Data were obtained from six RNs, three RSCNs and six ANs. All the participants were women, and they had a mean age of 40.7 years (range 24–64 years). The work experience of the participants ranged from seven months to 41 years (mean = 17.2), with a mean of 5.2 years for the RNs, 17.5 years for the RSCNs and 28.6 years for the ANs. Bowel cleansing prior to colonoscopy was performed at a paediatrics department where children with various medical and surgical diagnoses are inpatients. Colonoscopies were performed at the endoscopy department.

Key themes

The data were organized into four key themes: Lack of knowledge, challenges surrounding information, responsibility without control and an assembly line- like procedure. The nurses´ experiences of preparing children for colonoscopy described in the current text and illuminated by selected quotes from the interviewees.

Lack of knowledge

The nurses felt that they routinely performed pre- colonoscopy bowel cleansing in children based on written manuals. They experienced a lack of knowledge regarding the illness (IBD) and its symptoms; however, the majority of those interviewed stated that they had a good understanding of the pre- colonoscopy procedure. The nurses experience reported that they had knowledge of the procedure (e.g., bowel cleansing), but they lacked knowledge and training about paediatric colonoscopy. Irrespective of the knowledge that these children have gastrointestinal symptoms, they are often perceived by nurses as alert and unaffected by illness when they come to hospital to undergo a colonoscopy. The nurses education is based on the experiences of others.

I have prepared many children for colonoscopy but don’t truly have any specialist training for it. We help each other and of course we use manuals…Now I’m wondering whether that’s enough…I would like to have more medical knowledge of the diseases that form the basis of the examination…” (IP 3).

The majority of the nurses lacked extensive practice, given that they are required to prepare children of different ages with varying levels of maturity and experiences. Some of the informants had participated in a few colonoscopy examinations and felt that this experience gave them a better understanding of the importance of careful preparation for the examination. The nurses also found that they worked with different complex procedures often simultaneously, and that they always followed the written instructions but often did not have the time to reflect on them. “We know that this has to be done and we do it in accordance with the rules… but I don’t often think about why it has to be done this way…I wish we had more time for training on the different procedures we perform on children” (IP1). They stated that they lacked the necessary training and specific practices when they performed the procedure the first time, and they relied on each other’s experiences and written templates.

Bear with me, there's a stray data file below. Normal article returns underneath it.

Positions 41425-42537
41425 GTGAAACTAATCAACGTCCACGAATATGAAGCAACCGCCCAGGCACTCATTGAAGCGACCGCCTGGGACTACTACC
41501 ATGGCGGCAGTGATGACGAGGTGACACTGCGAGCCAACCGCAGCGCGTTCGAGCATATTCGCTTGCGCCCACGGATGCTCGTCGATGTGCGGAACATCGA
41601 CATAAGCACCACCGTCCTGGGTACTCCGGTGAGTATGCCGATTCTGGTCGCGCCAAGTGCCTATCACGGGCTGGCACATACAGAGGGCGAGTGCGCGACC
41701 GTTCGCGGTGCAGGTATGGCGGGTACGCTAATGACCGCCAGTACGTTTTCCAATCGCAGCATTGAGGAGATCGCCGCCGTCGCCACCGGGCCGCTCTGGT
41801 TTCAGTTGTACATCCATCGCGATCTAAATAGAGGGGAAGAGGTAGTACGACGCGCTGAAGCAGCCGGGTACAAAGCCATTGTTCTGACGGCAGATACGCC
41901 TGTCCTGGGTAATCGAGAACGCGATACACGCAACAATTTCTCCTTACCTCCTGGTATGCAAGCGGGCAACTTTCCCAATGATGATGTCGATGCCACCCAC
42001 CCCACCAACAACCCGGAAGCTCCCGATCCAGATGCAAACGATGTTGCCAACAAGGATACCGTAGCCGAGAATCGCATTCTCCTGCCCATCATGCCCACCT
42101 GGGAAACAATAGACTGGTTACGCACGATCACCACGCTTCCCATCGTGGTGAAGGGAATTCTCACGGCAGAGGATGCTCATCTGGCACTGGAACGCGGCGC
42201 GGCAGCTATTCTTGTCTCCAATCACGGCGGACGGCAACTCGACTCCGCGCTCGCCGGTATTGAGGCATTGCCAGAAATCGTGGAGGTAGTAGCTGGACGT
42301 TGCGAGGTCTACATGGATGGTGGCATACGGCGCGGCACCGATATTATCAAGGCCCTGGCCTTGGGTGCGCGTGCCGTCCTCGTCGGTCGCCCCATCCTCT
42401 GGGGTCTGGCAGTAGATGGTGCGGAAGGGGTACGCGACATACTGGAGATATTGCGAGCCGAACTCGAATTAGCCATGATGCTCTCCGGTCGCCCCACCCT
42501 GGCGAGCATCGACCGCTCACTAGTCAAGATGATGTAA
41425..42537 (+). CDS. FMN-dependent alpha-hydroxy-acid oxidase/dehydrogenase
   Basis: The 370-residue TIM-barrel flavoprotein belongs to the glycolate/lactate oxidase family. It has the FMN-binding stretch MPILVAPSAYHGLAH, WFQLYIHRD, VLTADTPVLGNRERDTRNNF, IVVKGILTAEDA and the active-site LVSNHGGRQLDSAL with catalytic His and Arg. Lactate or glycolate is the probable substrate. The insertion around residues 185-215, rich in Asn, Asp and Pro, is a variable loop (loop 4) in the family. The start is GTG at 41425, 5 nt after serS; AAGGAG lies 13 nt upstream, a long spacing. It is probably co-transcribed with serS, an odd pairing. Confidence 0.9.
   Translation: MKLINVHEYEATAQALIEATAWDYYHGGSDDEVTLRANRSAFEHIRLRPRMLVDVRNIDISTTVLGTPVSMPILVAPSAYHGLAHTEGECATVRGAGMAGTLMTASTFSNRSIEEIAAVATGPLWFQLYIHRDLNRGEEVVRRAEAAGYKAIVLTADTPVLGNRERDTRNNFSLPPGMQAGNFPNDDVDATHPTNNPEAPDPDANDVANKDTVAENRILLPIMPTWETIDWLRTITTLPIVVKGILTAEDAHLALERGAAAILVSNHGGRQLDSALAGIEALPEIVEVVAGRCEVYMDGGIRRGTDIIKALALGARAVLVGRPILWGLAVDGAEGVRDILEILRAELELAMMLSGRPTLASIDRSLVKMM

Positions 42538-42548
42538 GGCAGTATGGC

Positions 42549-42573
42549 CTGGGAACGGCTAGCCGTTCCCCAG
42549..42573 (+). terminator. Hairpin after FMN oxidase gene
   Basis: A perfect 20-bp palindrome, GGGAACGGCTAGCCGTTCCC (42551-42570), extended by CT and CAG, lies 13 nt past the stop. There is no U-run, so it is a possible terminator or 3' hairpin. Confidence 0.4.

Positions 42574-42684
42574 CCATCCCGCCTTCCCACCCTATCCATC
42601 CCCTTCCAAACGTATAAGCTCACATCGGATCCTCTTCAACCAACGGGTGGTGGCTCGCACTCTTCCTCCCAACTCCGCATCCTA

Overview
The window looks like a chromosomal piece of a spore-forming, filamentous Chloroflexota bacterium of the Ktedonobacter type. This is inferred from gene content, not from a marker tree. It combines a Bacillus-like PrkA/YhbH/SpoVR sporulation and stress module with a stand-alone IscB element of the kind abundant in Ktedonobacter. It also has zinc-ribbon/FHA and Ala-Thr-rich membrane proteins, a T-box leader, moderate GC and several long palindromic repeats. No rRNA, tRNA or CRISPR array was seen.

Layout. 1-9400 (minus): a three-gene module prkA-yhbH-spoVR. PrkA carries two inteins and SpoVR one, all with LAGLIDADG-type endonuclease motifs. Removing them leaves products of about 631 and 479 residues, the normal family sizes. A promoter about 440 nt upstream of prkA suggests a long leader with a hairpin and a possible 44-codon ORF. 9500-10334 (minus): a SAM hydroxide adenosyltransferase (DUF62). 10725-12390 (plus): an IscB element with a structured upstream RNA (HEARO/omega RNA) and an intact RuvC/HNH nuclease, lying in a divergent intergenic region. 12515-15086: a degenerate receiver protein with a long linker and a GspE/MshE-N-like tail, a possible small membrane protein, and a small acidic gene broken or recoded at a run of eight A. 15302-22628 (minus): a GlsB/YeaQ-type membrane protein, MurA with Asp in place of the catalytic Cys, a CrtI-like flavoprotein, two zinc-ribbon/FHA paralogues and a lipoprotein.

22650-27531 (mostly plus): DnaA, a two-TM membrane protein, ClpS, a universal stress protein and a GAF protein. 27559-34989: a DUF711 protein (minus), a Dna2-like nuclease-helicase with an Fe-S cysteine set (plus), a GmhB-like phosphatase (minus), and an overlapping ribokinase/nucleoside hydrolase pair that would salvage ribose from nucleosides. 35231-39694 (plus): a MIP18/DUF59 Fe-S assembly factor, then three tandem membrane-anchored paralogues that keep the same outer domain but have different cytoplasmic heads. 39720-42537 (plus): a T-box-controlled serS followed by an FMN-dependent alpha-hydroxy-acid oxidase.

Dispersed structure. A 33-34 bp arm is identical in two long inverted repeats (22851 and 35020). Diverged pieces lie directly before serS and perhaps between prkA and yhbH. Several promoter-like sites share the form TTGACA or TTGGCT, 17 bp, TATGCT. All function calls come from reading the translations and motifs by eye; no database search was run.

Challenges surrounding information

Thoughts regarding information and its scope were repeated several times. Parents are often perceived by nurses as well informed and positive about the examination; however, they are often sad and worried about what the child will experience. The nurse’s experiences regarding information were varied. Some stated that they often thought about whether the information provided regarding the preparations was sufficient and covered all the aspects, as the children do not always seem to know what will happen and why when they come to the hospital. Some of the informants felt that the majority of children are well prepared and know that they need to drink a large amount of fluid. However, it was found that doing so was not often as easy as the children thought and was difficult to handle. Information about the colonoscopy examination is provided in advance, both in writing and verbally, but the nurses indicated that often, needs to repeated in full from the start, and adequate time for this repetition is not been appropriately allocated.

“I often feel that I need to inform about everything at the start….they often ask question as if no information has been provided and …well…I know that the doctor has provided it and in writing…I know myself that they’re not always receptive and that the questions will come later…it always goes better when they participate and know about what will happen…” (IP 11).